Pennant (1859)

The parish of Llanbrynmair, also, so long known for its large congregations and active exertions in all that is good, has been favoured with a gracious revival. The Independents and Calvinistic Methodists have had considerable accessions of members. At Pennant, in the upper part of the parish, a great and good work has been carried on, and upwards of seventy persons, amongst a thin and scattered population, have made a profession of godliness within a short period. A correspondent at this place says:—" On the western side of Pennant, there is a lead-work called the Conroy Mines. Some of the miners felt a desire to establish an under-ground prayer-meeting, and having made the time and place known, they assembled in considerable numbers. They continued to pray and praise for several hours. Fear and trembling took possession of the most hardened sinners present. This was a remarkable meeting, held in a remarkable place, and conducted by remarkable persons, and it was followed by extraordinary effects. A short time since, some of these people were swearers, blasphemers, and open drunkards--a terror to those around them ; but now we find the same people on their bonded knees humbly supplicating forgive­ness of sin. 'This is the Lord's doing, and it is marvellous in our eyes.' "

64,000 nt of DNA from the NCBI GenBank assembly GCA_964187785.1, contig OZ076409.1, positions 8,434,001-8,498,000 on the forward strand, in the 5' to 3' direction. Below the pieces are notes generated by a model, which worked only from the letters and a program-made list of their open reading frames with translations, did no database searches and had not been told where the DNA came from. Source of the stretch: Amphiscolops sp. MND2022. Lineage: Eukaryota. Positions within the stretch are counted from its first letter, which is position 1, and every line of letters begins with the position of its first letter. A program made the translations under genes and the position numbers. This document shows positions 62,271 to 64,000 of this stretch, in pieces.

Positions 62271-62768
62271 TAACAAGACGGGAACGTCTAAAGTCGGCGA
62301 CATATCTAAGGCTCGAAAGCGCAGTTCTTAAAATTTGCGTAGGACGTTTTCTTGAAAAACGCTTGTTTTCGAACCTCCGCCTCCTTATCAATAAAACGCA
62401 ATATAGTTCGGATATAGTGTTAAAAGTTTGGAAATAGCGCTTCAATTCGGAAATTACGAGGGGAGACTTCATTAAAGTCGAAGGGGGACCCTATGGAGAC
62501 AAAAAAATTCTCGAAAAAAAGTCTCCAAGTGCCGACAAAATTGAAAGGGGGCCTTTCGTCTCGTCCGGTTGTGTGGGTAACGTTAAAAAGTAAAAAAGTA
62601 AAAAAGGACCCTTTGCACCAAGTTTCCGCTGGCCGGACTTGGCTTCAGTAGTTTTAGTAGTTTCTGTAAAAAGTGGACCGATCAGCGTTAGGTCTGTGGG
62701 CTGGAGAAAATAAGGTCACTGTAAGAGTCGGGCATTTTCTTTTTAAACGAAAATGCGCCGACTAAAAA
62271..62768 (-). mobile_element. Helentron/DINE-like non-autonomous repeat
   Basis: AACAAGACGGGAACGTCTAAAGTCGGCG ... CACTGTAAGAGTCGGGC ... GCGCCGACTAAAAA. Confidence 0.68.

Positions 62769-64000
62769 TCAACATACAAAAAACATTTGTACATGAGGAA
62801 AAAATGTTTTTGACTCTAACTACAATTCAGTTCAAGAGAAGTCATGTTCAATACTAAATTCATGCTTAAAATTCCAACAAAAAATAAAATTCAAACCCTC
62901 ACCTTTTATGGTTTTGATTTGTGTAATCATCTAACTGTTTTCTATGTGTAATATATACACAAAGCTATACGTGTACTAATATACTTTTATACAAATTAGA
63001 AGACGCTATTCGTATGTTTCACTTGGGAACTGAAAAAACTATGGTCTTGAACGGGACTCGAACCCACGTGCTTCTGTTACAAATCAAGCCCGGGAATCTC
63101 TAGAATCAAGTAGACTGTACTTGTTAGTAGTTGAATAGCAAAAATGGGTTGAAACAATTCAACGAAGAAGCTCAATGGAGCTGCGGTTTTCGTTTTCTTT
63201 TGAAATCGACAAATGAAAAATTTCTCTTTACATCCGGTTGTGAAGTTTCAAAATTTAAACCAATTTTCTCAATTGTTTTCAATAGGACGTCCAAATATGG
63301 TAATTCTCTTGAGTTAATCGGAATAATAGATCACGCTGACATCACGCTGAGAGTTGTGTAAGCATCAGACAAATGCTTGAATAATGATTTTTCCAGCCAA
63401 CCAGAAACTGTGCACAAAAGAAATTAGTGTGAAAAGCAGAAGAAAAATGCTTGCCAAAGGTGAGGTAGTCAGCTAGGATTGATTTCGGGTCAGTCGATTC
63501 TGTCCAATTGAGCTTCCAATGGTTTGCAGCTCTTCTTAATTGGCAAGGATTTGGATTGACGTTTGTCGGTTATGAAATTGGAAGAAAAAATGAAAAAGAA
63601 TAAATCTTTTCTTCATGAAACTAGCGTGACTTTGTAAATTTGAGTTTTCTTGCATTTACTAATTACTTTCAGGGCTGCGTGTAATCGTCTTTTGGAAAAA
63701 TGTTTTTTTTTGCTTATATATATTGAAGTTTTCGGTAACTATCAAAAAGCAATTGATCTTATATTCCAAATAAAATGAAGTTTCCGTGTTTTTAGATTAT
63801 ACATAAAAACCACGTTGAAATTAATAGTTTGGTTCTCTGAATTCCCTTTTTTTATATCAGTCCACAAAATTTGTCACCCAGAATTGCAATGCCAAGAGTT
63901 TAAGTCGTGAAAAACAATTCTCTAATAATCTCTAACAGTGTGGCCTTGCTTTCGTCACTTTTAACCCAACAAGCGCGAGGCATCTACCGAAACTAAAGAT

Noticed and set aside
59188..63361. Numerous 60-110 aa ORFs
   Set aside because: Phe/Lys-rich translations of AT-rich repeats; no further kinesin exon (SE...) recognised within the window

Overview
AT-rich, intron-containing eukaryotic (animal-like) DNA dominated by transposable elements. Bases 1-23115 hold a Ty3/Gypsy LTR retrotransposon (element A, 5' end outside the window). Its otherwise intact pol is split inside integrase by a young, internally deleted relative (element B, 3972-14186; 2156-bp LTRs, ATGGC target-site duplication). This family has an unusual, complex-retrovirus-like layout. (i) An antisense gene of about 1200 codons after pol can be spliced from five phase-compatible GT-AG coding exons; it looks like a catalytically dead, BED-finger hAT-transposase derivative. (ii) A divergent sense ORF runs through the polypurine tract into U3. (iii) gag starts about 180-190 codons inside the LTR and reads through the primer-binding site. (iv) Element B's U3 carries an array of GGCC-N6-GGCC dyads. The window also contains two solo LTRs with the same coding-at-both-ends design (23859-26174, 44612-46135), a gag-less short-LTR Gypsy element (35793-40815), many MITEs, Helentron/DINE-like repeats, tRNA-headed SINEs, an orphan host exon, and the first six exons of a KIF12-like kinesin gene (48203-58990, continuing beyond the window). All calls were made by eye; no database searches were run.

From ‘The Welsh Revival’ by Thomas Phillips.

Additional Information

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